Consultations that brought forward these changes were consistent with the PAAC Terms of Reference Section 4 – Reports and Recommendations.
What information did PAAC review to help develop recommendations?
PAAC considered the individual opinions of stakeholder representatives as well as the TRUSU Budget Consultation Report on parking from 2015 (and TRUSU’s subsequent submittal of an action plan), as well as a follow-up submission by CUPE. Although TRUFA and Administrative members sit on the committee, no formal submissions were received by PAAC or by the Administration from these employee groups.
The PAAC voted in favour of all of the recommendations that appear in the parking sustainability framework.
What is the membership of the PAAC?
- 2 full time Students
- 2 full time Faculty
- 2 full time Support staff
- 2 full time Administrators
- 1 full time member of the Facilities Services division
- 1 full time Secretary from the Facilities Services division
- 1 full time member of the Parking Control company
Who is responsible for approving recommendations of the PAAC?
Parking is the sole purview of the University administration.
When was the last time rates were raised?
The last time rates were raised was in the Spring of 2013. Subsequently, in 2014, as a one-year pilot project requested by the PAAC (that was ultimately adopted and implemented on an on-going basis), a half day rate was introduced for lot N as well as 20% reduction in the daily rate.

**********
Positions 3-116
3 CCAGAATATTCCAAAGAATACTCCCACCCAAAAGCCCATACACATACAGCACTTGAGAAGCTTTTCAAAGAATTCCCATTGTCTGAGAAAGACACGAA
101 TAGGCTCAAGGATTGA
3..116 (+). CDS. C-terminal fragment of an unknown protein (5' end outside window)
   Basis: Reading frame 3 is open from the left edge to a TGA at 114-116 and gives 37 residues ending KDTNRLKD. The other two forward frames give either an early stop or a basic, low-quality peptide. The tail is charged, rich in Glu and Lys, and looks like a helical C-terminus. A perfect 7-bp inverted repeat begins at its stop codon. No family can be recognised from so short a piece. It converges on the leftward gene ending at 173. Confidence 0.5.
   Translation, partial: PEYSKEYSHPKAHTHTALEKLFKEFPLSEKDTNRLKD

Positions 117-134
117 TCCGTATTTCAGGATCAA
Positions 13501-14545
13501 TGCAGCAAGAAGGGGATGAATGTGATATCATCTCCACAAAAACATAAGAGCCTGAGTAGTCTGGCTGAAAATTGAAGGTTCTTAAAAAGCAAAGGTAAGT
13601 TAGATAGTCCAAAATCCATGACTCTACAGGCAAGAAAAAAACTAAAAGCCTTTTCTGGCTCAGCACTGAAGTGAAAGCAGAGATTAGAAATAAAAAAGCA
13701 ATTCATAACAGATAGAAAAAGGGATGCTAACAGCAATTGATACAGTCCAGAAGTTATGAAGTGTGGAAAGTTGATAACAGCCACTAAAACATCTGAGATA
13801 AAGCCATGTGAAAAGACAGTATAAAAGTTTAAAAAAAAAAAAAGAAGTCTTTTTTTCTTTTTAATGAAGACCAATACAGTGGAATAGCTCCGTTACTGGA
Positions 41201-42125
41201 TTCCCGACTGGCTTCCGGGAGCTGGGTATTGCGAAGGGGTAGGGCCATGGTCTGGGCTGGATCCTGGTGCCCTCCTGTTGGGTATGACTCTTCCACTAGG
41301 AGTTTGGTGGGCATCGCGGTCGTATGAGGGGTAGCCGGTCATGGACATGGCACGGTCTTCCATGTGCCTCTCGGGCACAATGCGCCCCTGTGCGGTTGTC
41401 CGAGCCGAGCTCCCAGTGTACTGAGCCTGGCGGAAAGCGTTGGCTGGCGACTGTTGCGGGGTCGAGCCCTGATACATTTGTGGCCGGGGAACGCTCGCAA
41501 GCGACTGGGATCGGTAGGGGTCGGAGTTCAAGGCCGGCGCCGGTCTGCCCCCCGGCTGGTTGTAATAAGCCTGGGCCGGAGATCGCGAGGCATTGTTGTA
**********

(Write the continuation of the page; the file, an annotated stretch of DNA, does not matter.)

Why are faculty paying for parking at all? Why are we losing so much parking in favour of students?
Parking is not a requirement of employment at TRU, and payment for parking is a personal choice individuals make based on their own circumstances. No parking is being lost to students. TRU has maintained the current 70:30 (student:faculty) split in all of our lots. TRU no longer differentiates between faculty, staff and students with respect to parking. Given the new parking framework, the closer one chooses to park to a building (most likely in the lot of your choosing), the more parking will cost. Parking in a gated or permitted lot may make parking easier and more convenient because there are limited number of stalls available to permit holders only. We anticipate that the competition for parking in those lots will diminish significantly. Half of TRU’s lots will not see a rate increase in 2017/18. Our most expensive option, reserved stalls, will increase $8/month ($0.40/day).